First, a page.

Objective: To describe prevalence of and risk factors for overweight, obesity and self-perceived weight gain of Aboriginal and non-Aboriginal Australian young people in custody at baseline and over 12 months of follow-up.
Main outcome measures: Body mass index at baseline, categorised as overweight or obese using international cut-points; waist-to-height ratio (WHtR) at baseline, categorised as increased metabolic risk (≥ 0.5) or low metabolic risk (< 0.5); and self-perceived weight change at follow-up.
Results: At baseline, 452 youths were incarcerated, 361 (79.9%) consented to participate, and complete anthropometry measurements were taken for 303 (67.0%). At 3, 6 and 12 months, there were 231 (76.2%), 158 (52.1%) and 143 (47.2%) participants, respectively. Two-hundred and sixty-four (87.1%) were male, 151 (49.8%) were Aboriginal, and 145 (47.9%) had been incarcerated for < 3 months at baseline. One hundred and forty-five (47.9%) were overweight or obese and 112 (37.0%) had a WHtR of ≥ 0.5 at baseline. However, only 72 (24.1%) perceived themselves as overweight at baseline, and 154 (71.6%) perceived a weight increase since incarceration despite improvements in diet and exercise. Longer incarceration time was strongly associated with overweight and obesity in Aboriginal youths at baseline and with self-perceived weight gain in non-Aboriginal youths at follow-up.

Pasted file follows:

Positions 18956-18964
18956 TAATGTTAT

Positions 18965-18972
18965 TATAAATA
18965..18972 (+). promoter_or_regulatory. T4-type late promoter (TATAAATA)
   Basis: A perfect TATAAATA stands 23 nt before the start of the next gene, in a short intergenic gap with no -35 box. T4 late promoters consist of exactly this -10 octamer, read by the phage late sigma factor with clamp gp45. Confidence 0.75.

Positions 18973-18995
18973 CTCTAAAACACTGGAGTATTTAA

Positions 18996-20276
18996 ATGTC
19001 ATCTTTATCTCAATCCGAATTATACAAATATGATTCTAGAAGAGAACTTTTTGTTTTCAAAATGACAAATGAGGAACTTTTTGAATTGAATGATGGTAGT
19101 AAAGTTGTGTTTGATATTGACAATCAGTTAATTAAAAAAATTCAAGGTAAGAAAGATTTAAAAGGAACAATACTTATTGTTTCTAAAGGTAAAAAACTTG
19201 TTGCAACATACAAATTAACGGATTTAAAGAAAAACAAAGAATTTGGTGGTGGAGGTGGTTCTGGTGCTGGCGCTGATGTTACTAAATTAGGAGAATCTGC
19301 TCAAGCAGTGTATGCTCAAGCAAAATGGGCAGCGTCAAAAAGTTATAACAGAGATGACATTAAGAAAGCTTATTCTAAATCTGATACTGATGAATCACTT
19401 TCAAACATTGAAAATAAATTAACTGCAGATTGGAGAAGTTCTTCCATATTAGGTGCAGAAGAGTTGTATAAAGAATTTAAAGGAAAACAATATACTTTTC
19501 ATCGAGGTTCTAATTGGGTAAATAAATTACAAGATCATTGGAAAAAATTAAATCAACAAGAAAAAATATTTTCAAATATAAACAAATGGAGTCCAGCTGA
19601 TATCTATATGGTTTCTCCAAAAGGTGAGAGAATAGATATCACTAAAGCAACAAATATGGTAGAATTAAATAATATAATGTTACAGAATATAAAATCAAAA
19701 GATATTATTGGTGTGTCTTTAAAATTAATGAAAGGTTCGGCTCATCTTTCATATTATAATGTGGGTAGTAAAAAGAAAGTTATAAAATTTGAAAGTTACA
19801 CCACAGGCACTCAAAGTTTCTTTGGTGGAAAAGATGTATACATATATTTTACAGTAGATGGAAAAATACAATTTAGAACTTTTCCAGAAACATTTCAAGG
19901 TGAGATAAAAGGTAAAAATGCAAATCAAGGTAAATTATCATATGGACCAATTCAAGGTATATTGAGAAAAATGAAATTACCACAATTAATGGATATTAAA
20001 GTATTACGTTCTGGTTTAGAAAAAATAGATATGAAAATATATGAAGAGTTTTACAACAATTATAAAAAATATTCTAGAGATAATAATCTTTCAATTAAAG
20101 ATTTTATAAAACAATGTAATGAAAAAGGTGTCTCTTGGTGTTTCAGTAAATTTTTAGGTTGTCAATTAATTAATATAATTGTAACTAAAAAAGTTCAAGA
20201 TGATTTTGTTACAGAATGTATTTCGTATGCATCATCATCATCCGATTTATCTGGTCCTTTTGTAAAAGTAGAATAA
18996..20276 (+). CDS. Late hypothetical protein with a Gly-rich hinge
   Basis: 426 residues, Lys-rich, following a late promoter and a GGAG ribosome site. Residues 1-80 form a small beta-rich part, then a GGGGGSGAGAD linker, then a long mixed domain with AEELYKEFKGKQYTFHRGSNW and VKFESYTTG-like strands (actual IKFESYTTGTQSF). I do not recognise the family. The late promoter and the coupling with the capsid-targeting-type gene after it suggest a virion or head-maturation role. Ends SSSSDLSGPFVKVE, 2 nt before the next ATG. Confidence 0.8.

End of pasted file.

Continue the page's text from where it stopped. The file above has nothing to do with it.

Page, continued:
Conclusions: Overweight and obesity were highly prevalent but poorly recognised in young people in custody. A longer incarceration time had the strongest association with overweight obesity and self-reported weight gain. From a population health and policy perspective, changes to the liberal food environment and the approach to increasing physical activity in custody are warranted.
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